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Blaise Pascal was born in Clermont France on June 19, 1623 to Etienne Pascal. His mother died when he was only 3. He was the third of four children and the only boy. He was described as a man of: small stature, poor health, loud spoken, somewhat overbearing, precious, stubbornly persevering, a perfectionist, highly pugnacious yet seeking to be humble and meek.
Pascal's father had somewhat unorthodox views on education, so he decided to teach his son himself. He forbade any mathematic teachings or material to be given to him and had any such texts removed from their house. Blaise became engulfed with curiosity due to this rule. He started to work with geometry on his own at the age of 12. He discovered that the sum of the three angles of a triangle is equivalent to two right angles. When his father discovered this he then allowed Blaise a copy of Euclid.
At the age of 14 Blaise began accompanying his father to Mersenne's meetings. Mersenne was a member of a religious order of Minims. His cell held many meetings for the likes of Gassendi, Roberval, Carcavi, Auzout, Mydorge, Mylon, Desargues and others. By the time he was 15 Blaise admired the work of Desargues greatly. At 16 Pascal presented a single piece of paper at a Mersenne's meeting in June 1639. It held many of his geometry theorems, including his mystic hexagon.
In December 1639 he and his family left Paris and moved to Rouen where his father Etienne was appointed tax collector for Upper Normandy. Soon after settling down in Rouen his Essay on Conic Sections was published in February of 1640. It was his first great work.
Pascal also invented the first digital calculator to aid his father in his tax collecting duties. For three years he worked 1642 - 1545. Dubbed the Pascaline, it resembled a mechanical calculator of the 1940's. This almost assuredly makes Pascal second only to Shickard who manufactured the first in 1624.
Pascal faced problems with the design of the calculator due to the design of French currency at the time. There were 12 deniers in a sol, and 20 sols in a livre. Therefore there were 240 deniers in a livre. Hence Pascal had to deal with more technical problems to work with this odd way of dividing by 240. Yet the currency system remained the same in France until 1799, but Britain's similar system lasted until 1971. Production of the Pascaline began in 1642. It was recorded by Adamson that:
"By 1652 fifty prototypes had been produced, but few machines were sold, and manufacturing of Pascal's arithmetical calculator ceased in that year."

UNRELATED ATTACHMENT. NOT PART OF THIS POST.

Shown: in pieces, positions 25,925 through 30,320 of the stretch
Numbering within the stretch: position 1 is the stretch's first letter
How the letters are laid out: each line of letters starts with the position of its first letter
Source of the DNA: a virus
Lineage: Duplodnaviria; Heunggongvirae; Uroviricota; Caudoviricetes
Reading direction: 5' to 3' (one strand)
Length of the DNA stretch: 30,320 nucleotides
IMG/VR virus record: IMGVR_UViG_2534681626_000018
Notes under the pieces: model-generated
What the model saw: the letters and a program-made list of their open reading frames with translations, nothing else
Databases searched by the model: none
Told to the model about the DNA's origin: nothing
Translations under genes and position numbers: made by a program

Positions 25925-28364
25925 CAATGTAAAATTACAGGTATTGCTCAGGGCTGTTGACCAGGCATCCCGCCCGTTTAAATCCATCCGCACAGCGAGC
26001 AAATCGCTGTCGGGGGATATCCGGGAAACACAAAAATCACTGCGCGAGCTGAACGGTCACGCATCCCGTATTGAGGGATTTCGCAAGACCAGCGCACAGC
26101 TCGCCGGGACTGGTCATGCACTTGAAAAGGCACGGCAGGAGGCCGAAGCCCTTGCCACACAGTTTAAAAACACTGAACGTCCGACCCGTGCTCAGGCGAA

In 1646 Etienne Pascal injured his leg and had to recuperate in his house. Two young brothers from a religious movement outside of Rouen came to help take care of him. Pascal was affected deeply and became very religious. It was at this time that Pascal began many experiments on atmospheric pressure. By 1647 he proved to himself that a vacuum existed. Descartes visited Pascal September the 23rd for 2 days in which they argued about the vacuum which Descartes did not believe existed. Descartes wrote a rather cruel letter to Huygens after visiting the young Pascal. he believed "…has too much vacuum in his head."
In August of 1648 Pascal deduced that, because the atmospheric pressure decreases with height, there must be a vacuum that exists above the atmosphere. Descartes wrote to Carcavi in June 1647 about Pascal's experiment stating: "It was I who two years ago advised him to do it, for although I have not performed it myself, I did not doubt of its success." In October of 1647 Pascal wrote New Experiments Concerning Vacuums which would lead to disputes with various scientists who didn't believe in vacuums.
Etienne Pascal died in September of 1651, which hurt Blaise badly. He wrote to one his sisters giving a deep Christian meaning to death in general and also to his father's death particularly. These ideas were to later form the basis of his philosophical work called Pensees.
Then in May 1653 Pascal worked with mathematics and physics writing Treatise on the Equilibrium of Liquids which he explains his law of pressure called Pascal's law of pressure. Adamson writes: "This treatise is a complete outline of a system of hydrostatics, the first in the history of science, it embodies his most distinctive and important contribution to physical theory."
He also worked on conic sections and he also produced some important theorems in projective geometry. In The Generation of Conic Sections (which he mostly finished by March 1648, but he worked on again in 16
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